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John Hendrickson’s Life on Delay: Making Peace With a Stutter is the kind of memoir that educates, endears, impacts and devastates, often simultaneously. A journalist and senior editor at The Atlantic, Hendrickson is best known for his 2019 interview with then-presidential candidate Joe Biden. The resulting piece had little to do with politics. Rather, Hendrickson’s article centered on Biden’s lifelong stutter and its influence on everything from his childhood to public speaking. The perceptible beating heart of the piece is Hendrickson himself, who tackled the subject of Biden’s stutter in a way only someone on the inside could. Hendrickson also speaks with a stutter, one that he deems severe. Life on Delay picks up after Hendrickson’s article went viral, when he was left to tackle media attention focused on the disability he had spent most of his life trying not to think about.

John Hendrickson shares what happened when he stopped regarding his stutter as an obstacle and started viewing it as a fact.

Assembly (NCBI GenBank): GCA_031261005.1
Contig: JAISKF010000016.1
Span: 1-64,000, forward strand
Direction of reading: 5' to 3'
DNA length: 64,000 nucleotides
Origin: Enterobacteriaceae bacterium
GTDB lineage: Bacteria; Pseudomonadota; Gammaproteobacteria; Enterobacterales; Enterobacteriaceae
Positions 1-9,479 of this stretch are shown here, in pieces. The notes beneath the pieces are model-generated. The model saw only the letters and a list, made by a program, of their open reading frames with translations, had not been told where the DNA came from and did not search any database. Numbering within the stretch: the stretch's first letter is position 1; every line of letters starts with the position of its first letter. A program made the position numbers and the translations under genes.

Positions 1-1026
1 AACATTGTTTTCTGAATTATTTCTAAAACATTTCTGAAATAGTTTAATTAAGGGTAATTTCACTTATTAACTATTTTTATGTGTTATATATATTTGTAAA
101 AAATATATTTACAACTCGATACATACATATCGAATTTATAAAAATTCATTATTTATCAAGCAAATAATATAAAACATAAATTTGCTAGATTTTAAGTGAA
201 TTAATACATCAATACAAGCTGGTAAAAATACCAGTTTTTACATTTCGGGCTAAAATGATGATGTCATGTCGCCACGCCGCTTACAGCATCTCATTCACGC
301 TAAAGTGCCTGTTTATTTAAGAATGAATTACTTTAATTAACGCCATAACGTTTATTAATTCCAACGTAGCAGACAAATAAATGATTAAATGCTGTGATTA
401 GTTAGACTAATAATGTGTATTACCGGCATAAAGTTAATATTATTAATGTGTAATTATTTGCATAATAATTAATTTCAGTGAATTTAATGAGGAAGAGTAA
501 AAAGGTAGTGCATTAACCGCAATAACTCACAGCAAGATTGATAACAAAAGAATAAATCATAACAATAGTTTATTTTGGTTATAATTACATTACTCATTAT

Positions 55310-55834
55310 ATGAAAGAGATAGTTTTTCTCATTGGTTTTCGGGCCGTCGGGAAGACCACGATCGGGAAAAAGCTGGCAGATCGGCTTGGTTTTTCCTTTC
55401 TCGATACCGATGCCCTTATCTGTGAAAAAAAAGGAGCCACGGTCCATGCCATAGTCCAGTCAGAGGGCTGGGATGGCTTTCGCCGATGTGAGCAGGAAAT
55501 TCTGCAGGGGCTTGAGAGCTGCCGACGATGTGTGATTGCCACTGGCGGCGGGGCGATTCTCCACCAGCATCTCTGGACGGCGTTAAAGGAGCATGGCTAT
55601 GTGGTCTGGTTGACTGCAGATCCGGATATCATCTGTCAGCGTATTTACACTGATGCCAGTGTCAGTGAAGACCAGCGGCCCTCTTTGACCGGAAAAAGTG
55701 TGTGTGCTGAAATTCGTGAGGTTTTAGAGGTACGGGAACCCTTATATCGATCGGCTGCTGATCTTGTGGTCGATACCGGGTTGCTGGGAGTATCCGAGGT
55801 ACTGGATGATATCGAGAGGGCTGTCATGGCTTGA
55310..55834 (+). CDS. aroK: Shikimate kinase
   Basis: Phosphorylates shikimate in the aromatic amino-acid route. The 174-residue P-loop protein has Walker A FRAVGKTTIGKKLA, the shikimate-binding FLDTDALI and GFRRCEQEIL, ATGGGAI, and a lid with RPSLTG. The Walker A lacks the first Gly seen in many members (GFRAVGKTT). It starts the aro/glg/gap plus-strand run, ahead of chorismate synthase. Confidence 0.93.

Although the book is predominantly a memoir, covering everything from adolescent bullying to teenage angst, it also includes a wide selection of interviews with other people who stutter. These conversations highlight Hendrickson’s journey from reluctant stuttering icon to a person at peace with himself and his stutter. His writing is unflinching as he depicts the daily life of someone with a disability only 1% of the U.S. population has. Personal yet informative, Life on Delay delves into the internal poeticism of someone who feels perpetually on the fringe while offering tangible advice regarding what to say or not say to someone with a stutter. By combining his own personal narrative with others’ life stories, Hendrickson provides a kaleidoscopic portrait of stutterers’ lived experiences, including creating music and art, facing childhood trauma, having their own “coming out” experiences and accepting disability as a part of their identity.

Life on Delay is not a disability memoir that focuses on trying to find a cure for stuttering, nor does it fall into the category of sentimental, inspirational stories of overcoming impossible odds. Instead, the book promotes a simple message: Obtaining true peace comes from accepting every part of yourself, including the things that bring you shame. It’s a universal message from a voice that has been misunderstood at best, demeaned and diminished at worst, making its impact on the reader all the more profound.